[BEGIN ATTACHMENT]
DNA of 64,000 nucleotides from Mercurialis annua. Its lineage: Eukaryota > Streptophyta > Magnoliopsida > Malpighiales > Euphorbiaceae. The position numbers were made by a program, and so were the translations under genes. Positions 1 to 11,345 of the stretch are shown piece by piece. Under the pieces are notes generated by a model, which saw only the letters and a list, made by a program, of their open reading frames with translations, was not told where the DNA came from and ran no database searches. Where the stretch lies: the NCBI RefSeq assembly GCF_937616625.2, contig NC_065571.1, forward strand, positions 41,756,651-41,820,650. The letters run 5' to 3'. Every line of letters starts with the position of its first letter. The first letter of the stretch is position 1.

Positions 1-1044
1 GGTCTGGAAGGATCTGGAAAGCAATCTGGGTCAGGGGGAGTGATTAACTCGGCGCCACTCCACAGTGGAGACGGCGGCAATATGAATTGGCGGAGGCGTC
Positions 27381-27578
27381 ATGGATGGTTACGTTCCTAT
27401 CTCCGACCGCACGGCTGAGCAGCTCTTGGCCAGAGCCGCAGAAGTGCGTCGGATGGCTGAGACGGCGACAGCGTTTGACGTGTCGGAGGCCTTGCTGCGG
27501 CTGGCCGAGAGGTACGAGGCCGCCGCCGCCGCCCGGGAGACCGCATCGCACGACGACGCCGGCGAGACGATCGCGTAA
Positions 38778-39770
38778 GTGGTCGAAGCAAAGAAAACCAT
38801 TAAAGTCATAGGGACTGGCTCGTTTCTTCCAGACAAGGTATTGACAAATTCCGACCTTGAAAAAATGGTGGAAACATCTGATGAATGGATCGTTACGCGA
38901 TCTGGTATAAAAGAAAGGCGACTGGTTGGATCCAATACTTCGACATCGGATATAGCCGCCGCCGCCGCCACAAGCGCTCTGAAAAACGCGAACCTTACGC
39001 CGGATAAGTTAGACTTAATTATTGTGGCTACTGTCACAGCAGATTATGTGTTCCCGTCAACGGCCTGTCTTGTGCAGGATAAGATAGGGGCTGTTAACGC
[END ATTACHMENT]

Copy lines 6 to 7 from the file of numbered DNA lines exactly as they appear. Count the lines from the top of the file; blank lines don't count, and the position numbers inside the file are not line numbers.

27401 CTCCGACCGCACGGCTGAGCAGCTCTTGGCCAGAGCCGCAGAAGTGCGTCGGATGGCTGAGACGGCGACAGCGTTTGACGTGTCGGAGGCCTTGCTGCGG
27501 CTGGCCGAGAGGTACGAGGCCGCCGCCGCCGCCCGGGAGACCGCATCGCACGACGACGCCGGCGAGACGATCGCGTAA